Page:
Wednesday, October 9, 2019
Addiction problems Case Study Example | Topics and Well Written Essays - 1500 words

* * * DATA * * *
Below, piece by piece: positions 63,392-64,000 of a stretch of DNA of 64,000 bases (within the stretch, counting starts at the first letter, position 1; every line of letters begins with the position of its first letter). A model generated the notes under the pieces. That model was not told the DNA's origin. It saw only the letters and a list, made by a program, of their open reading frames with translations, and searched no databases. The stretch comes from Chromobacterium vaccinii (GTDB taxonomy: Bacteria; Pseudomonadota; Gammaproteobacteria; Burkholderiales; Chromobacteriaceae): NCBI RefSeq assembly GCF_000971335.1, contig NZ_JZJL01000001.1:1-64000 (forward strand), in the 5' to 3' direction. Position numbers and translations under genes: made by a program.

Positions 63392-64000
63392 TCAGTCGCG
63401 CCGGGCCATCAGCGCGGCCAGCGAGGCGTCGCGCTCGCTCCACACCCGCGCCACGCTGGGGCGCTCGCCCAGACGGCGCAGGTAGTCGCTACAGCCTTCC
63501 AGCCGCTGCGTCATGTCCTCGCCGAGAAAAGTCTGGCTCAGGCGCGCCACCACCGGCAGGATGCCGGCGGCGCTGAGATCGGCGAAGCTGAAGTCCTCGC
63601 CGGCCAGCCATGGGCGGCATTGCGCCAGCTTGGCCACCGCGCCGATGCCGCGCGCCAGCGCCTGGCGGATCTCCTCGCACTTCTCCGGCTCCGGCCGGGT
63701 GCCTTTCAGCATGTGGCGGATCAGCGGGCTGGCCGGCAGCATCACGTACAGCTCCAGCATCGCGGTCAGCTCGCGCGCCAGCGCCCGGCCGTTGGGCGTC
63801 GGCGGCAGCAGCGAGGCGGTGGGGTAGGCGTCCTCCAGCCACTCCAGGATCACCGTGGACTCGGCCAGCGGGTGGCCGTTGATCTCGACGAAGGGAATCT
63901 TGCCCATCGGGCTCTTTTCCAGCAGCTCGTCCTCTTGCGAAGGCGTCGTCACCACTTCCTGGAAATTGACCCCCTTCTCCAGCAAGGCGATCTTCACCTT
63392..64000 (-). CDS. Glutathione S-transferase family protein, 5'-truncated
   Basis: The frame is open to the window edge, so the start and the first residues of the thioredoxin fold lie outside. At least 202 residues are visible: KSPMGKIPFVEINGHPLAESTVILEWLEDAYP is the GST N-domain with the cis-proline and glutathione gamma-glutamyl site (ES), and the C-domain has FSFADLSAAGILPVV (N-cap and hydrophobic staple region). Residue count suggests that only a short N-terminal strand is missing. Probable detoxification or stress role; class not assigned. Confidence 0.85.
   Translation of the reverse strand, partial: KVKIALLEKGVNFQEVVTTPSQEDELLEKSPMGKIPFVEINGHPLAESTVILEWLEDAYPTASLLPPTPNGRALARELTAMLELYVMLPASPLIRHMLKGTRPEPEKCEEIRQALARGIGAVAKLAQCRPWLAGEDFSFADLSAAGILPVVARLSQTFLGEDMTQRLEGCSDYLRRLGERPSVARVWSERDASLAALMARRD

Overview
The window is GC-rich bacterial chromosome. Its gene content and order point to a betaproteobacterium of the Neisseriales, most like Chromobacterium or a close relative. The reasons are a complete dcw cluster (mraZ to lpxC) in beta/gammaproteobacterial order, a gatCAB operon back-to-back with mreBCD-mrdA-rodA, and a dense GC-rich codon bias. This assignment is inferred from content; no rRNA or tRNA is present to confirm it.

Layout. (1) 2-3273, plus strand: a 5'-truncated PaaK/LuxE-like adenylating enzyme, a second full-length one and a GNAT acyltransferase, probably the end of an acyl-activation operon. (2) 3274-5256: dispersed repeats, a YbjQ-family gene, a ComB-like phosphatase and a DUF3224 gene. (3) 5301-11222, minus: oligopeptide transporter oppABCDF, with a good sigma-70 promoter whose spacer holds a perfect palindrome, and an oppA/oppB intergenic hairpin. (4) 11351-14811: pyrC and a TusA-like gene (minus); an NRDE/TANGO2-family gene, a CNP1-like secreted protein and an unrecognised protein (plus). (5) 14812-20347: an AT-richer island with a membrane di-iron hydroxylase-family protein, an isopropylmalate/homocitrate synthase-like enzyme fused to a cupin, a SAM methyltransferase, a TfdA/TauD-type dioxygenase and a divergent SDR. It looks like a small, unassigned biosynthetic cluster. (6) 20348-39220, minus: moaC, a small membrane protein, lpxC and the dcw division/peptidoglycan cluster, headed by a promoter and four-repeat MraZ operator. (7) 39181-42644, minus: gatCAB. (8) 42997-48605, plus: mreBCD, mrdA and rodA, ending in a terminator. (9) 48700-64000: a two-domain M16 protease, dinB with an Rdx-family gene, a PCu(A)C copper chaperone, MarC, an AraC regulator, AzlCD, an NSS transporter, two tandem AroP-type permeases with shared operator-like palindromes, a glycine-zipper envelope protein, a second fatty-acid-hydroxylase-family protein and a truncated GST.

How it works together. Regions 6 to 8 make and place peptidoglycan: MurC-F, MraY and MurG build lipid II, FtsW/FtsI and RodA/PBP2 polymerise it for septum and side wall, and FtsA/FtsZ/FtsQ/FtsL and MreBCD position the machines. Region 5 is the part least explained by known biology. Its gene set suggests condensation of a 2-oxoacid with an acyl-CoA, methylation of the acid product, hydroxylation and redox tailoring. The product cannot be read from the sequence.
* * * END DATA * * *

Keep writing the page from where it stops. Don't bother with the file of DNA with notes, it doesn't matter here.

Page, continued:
Addiction problems - Case Study Example Mrs. Smith was aged 85 and on 28 November 2009 was admitted to hospital with pneumonia. On 1st December 2009, she was being assisted by a nurse to get out of bed when she slipped on a wet floor and sustained a fractured neck of her right femur. This was treated surgically on 2 December 2009. She died of a pulmonary embolism following a deep vein thrombosis on 10 December 2009.One scenario is that the nurse could be sued for the fractured neck of the patient's femur. Another scenario is that the hospital might be sued for the fractured neck of the patient's right femur. The doctor could be charged with malpractice for the way in which he handled the pulmonary embolism for surgery. The hospital could be liable for the surgery gone wrong. Additionally, as a fifth scenario, the hospital might be liable for the patient's death, in which case, it would be a wrongful death lawsuit. As a sixth scenario, the hospital could get sued for negligence for the patient's death.The first scenario is that the nurse could be sued for negligence in the matter of the patient having fractured the neck of her femur. The nurse was supposed to be helping the patient avoid such a travesty. Since this accident happened on her watch, she would be liable. In negligence, the person preventing the wrong from happening to the other person has a duty of care. "Under the new rules, the existence of a duty states will depend on three factors: the foreseeability of damage occurring; the proximity of the relationship between the claimant and defendant; and whether it is just in the circumstances to impose a duty of care."1 From the nurse's point of view, since Mrs. Smith was aged 85, it should be a reasonable assumption to make that this nurse would have foreseen such an accident happening. Additionally, the nurse's proximity to the patient was such that she should probably have been aware of the patient's difficulty, although, proximity of the nurse to the patient would have to be established. Also, it is probably just to assume that the circumstances under which the nurse found herself required her to impose a duty of care. The second scenario is that the hospital could be sued for the patient's fractured femur. Obviously, this would probably not happen since the patient is already deceased, and litigation would obviously be moved to address the patient's death. In that case, the hospital could definitely be held liable for the patient's surgery having gone awry. After all, doctors are places that are supposed to help people get better, not allow them to pass away. Hospitals are technically supposed to be helping people. They are not necessarily liable for an unforeseen problem such as a pulmonary embolism, but it could be that the hospital's practices which were put in place had something to do with the patient's demise. If this was the case, the hospital could certainly be liable. The doctor could be charged with a malpractice suit due to negligence on his part if he knew that the procedure he used was not correct, or if he made a mistake during surgery. This is not necessarily what happened, but it is unsure. That is why, at the Inquest, it must be mapped out what needs to be found out in terms of evidence. The way the doctor handled the pulmonary embolism is sure to affect the outcome of the Inquest. Additionally, the hospital could be involved in a wrongful death lawsuit. This would be because the patient would not have had to have surgery if the patient had not slipped and fell due to the hospital staff's negligence. In this case, the hospital would probably take on the lawsuit and most likely win. Hospitals are notorious for doing this kind of thing. They are infamous for committing negligent acts and then sweeping them under the proverbial rug, hidden from the public's bird's-eye view.